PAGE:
Project Title: Artificial neuronal networks for multi-tasking in insect cognition and behaviour
Supervisor 1: Prof. Lars Chittka (Queen Mary, University of London)
Supervisor 2: Prof. Peter McOwan (Queen Mary, University of London)
Supervisor 3: Prof. Phil Husband (University of Sussex)
The behavioural complexity of social insects such as bees and ants has inspired generations of researchers as well as public imagination. This complexity raises two major questions: how do insects generate such complexity with so few neurons? If so much can be achieved with relatively little neuronal hardware, what are big brains for? Honeybee brains contain about 850,000 neurons (whereas human brains contain an estimated 85 billion), so a comprehensive understanding of brain function is clearly more feasible in bees than in humans. Here, the goal is to work towards minimal neural networks mimicking the entire behavioural repertoire of the honeybee, while re-using individual neurons for multiple circuits where this is realistic.
We will devise and test neural circuits grounded in current knowledge of neuroanatomy and neurophysiology. We will develop evolving artificial neural networks, with each stage inheriting knowledge from the previous one to enhance simulation efficacy and performance. Results will allow us to predict the minimum number of evolutionary changes needed to generate novel behavioural competences. The PhD student will therefore discover groundbreaking information about how behaviour could be mediated in neuronal circuit terms. The student will be trained in state-of-the-art computational neuroscience modelling. Chittka’s lab has an exceptional record with training postgraduate students at a very competitive level; all students generated very prestigious publications during their 3 years, and most have continued scientific careers at top tier institutions; many are now themselves group leaders at prestigious institutions.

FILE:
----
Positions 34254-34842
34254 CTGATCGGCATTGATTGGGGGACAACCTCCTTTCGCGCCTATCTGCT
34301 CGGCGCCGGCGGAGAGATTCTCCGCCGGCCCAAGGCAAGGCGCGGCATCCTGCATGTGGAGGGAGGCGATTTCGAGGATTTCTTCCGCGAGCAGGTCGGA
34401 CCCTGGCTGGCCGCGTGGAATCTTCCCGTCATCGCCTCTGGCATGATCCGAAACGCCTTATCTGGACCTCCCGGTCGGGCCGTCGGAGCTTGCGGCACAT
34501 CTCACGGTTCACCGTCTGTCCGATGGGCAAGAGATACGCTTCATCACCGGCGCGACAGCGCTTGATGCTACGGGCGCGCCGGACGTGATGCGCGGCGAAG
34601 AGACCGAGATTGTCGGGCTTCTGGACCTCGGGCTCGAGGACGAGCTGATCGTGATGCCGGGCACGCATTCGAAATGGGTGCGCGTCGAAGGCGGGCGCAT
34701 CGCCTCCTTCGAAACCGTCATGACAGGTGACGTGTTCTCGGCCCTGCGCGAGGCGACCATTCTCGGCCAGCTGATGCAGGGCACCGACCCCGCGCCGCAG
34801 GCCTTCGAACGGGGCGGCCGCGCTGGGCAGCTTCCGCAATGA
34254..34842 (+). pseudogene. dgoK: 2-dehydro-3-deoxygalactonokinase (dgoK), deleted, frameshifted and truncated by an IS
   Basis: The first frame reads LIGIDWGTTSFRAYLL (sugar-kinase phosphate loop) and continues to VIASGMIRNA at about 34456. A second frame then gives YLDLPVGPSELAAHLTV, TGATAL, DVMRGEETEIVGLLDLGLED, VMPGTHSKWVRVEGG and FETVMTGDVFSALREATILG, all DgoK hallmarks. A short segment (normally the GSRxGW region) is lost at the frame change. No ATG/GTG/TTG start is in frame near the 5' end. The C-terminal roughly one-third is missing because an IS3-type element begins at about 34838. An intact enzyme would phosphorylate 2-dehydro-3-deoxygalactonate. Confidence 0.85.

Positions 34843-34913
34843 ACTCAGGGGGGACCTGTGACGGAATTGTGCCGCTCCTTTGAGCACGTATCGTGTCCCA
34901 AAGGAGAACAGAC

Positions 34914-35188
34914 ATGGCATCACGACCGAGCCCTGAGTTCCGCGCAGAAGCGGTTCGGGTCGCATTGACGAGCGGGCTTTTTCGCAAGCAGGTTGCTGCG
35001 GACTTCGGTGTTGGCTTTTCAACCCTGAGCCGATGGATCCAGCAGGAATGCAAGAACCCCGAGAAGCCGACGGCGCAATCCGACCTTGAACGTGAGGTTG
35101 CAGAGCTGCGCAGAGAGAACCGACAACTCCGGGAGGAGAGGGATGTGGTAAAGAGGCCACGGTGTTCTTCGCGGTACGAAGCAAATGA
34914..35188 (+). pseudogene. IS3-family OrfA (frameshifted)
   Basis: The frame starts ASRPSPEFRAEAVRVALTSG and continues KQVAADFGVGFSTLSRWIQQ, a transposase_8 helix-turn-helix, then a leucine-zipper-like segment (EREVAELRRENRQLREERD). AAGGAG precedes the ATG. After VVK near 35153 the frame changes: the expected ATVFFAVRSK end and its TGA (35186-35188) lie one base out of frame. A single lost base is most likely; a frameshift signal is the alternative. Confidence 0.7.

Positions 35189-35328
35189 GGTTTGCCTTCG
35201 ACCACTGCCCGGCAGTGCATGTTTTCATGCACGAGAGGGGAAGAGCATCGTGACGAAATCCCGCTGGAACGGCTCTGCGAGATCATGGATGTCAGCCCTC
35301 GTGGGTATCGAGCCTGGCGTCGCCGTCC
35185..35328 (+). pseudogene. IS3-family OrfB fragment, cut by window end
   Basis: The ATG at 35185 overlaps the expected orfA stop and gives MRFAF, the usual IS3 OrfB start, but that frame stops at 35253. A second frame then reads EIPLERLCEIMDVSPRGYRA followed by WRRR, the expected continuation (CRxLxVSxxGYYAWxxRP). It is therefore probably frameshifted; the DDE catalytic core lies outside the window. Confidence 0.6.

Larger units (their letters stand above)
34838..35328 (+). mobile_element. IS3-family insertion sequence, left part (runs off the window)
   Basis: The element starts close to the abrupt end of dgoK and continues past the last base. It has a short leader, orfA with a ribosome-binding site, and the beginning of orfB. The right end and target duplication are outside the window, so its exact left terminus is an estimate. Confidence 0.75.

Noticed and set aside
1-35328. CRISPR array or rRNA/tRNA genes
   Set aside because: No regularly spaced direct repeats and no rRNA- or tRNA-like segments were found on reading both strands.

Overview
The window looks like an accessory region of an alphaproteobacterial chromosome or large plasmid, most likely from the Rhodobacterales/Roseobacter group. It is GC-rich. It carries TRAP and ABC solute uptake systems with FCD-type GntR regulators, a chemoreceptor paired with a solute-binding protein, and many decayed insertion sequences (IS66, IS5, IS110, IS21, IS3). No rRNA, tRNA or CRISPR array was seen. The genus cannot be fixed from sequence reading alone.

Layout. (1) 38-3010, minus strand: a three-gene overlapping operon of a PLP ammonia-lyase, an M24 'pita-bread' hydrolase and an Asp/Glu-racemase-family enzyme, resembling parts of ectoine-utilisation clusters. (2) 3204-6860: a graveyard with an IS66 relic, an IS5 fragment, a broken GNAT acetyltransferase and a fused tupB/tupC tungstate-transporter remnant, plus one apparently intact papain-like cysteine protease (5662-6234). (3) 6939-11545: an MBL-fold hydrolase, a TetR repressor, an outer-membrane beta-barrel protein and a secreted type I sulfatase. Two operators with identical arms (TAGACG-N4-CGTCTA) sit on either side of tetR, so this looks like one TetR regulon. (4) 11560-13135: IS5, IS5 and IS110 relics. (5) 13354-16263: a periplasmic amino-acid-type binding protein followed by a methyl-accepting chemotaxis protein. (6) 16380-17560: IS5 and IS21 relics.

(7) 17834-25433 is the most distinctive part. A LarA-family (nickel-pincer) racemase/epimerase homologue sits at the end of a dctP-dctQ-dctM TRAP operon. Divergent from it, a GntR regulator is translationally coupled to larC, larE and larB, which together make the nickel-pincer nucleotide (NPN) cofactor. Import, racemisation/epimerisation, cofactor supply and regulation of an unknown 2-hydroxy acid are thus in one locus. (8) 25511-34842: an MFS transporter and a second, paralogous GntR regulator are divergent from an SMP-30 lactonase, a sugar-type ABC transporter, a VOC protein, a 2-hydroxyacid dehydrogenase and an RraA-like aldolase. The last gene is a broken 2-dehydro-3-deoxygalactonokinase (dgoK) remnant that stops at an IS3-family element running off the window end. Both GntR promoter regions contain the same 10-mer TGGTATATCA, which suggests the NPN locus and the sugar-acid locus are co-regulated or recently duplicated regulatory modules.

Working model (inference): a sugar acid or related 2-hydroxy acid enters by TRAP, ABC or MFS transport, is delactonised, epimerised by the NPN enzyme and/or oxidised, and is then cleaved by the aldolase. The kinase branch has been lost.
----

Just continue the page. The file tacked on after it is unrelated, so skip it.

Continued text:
You should have a first class (or high 2:1) undergraduate, or masters degree or international equivalent in Computer Science or Biology. You will need to be an excellent programmer, ideally with experience in neural network modelling or computational neuroscience.
To apply please email the following documents to Prof Lars Chittka (email@example.com): a completed application form, a CV listing all qualifications and publications, your representative publications in PDF format, a research statement and other relevant documents as requested (see www.qmul.ac.uk/postgraduate/apply/ ). These documents must also be submitted online following the instructions given in the link.